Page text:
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Discussion Starter · #1 ·
I haven't changed out my diff fluids or transfer case. I'm almost at 60K and don't tow.
Would it be a bad thing to switch to synthetic fluid at this point or stay conventional ?
I have ben told you shouldn't change over to synthetic oil and a certain point for the engine because of the seals but didn't know if it was the same with the diff fluids. I switched over to synthetic motor oil at my first oil change but never touched the differential fluids

Thanks for any advice
 

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Pretty sure it already has synthetic, or at least a blend in it.

You can switch to synthetic, and that is what I would use, and always have used in the past.

Royal Purple, Redline, or Amsoil for the last truck, and that is what my 17 will get when it is time too.
 

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I would go synthetic. It's probably already a synthetic or synthetic blend anyway.

Personally, I used AMSOIL for the front and rear differentials. I did it at 25,000 miles (no towing, just wanted to get the initial fill out). I found a bit of iron "paste" on the drain plug magnets, but nothing worrisome. The new AMSOIL bag is much easier to use than a bottle. I also have a fluid pump from AMSOIL that makes filling much simpler.

That said, any of the name brands would be good. They all make good oils. The Mobil 1 is about $11/quart at my local parts store. A good price.

Now, I don't know what year you've got, but the transfer case in mine requires a 75W. That's an odd spec. I think it applies to 2014 and up. Blame Borg-Warner. Toyota wanted $75/quart for the stuff. 1.5 QT needed. Ouch.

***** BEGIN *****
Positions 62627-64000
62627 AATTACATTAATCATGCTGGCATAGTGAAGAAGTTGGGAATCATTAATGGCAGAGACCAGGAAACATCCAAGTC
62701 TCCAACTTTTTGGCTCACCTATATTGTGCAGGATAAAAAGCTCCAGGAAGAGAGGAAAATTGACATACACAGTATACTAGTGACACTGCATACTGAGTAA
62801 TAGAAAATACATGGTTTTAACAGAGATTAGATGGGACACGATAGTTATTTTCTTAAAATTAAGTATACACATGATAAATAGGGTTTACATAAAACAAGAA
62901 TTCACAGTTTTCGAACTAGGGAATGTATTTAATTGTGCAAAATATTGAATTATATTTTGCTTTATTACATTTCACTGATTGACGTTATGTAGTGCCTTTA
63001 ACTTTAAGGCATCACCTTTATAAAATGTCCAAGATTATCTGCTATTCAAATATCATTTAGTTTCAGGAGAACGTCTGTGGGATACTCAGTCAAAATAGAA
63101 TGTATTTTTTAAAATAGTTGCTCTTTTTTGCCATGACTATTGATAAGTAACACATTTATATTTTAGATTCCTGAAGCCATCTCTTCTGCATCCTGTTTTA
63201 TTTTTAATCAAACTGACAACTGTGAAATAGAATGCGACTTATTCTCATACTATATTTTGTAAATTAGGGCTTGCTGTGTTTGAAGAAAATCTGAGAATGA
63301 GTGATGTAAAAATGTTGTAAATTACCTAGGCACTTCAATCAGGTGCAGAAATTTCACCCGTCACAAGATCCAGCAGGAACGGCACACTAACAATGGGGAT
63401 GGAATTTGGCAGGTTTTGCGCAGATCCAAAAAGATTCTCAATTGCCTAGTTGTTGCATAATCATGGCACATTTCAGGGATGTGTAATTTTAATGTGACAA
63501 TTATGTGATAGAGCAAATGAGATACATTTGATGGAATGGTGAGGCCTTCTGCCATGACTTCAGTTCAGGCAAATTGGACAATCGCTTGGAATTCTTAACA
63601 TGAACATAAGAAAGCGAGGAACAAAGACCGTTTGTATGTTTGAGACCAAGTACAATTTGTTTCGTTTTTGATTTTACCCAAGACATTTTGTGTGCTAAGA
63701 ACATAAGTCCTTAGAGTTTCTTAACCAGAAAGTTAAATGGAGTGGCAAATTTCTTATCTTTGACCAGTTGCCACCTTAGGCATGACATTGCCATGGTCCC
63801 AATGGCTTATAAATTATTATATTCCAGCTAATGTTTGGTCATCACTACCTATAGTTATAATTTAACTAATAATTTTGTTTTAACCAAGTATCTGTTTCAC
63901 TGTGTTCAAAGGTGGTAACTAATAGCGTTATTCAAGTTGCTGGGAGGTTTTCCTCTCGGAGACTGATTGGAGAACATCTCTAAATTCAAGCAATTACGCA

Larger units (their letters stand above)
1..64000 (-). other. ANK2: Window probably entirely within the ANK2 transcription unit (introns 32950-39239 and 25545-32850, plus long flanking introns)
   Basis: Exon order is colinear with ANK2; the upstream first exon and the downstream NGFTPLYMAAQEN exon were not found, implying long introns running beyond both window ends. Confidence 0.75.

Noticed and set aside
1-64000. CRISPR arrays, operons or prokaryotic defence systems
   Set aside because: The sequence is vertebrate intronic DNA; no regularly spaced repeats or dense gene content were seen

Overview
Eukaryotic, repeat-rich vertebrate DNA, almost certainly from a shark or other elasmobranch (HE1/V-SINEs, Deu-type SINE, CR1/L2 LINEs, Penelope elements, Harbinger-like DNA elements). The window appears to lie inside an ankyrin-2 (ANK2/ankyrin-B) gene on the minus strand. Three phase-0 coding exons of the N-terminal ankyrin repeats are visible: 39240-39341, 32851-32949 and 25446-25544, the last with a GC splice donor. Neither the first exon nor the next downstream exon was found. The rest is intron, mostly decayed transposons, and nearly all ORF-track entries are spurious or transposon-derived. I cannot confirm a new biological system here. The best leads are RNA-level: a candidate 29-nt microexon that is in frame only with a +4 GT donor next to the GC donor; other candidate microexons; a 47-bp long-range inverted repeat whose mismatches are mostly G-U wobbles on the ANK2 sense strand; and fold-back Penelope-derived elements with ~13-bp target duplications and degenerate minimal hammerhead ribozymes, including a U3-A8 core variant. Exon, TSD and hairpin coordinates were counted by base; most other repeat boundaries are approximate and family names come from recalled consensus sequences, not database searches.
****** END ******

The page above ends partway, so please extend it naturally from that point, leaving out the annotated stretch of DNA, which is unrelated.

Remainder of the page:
I bought Ravenol 75W from a European car parts supplier for $16/Quart. Synthetic. Made in Germany for manual transmissions. Fuchs makes a similar product.

I also bought a magnetic drain plug for the transfer case. And the oil pan. Toyota put magnetic plugs in the differentials, and on every car I've had with magnetic fluid plugs, there is always a bit of "paste" to be wiped off at the fluid change.
 

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Definitely change the rear diff oil and use synthetic. The old "stick with one old to avoid problems" is an old "wives tale". I used Redline. 75-85w and they have a heck of deal per quart on it here....

https://www.rvautoparts.com/50104-Red-Line-Oil-Gear-Oil-Single_p_387665.html?

Front can go longer but change it. I may never change the transfer case oil again. It was virtually clear when I drained mine. I have a 14 with the first year of the new case from Borg.
 

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I would go synthetic. It's probably already a synthetic or synthetic blend anyway.

Personally, I used AMSOIL for the front and rear differentials. I did it at 25,000 miles (no towing, just wanted to get the initial fill out). I found a bit of iron "paste" on the drain plug magnets, but nothing worrisome. The new AMSOIL bag is much easier to use than a bottle. I also have a fluid pump from AMSOIL that makes filling much simpler.

That said, any of the name brands would be good. They all make good oils. The Mobil 1 is about $11/quart at my local parts store. A good price.

Now, I don't know what year you've got, but the transfer case in mine requires a 75W. That's an odd spec. I think it applies to 2014 and up. Blame Borg-Warner. Toyota wanted $75/quart for the stuff. 1.5 QT needed. Ouch.

I bought Ravenol 75W from a European car parts supplier for $16/Quart. Synthetic. Made in Germany for manual transmissions. Fuchs makes a similar product.

I also bought a magnetic drain plug for the transfer case. And the oil pan. Toyota put magnetic plugs in the differentials, and on every car I've had with magnetic fluid plugs, there is always a bit of "paste" to be wiped off at the fluid change.
The "paste" is TFE paste used to seal the pipe threads on the drain and fill plug of the transfer case and to act as anti-seize.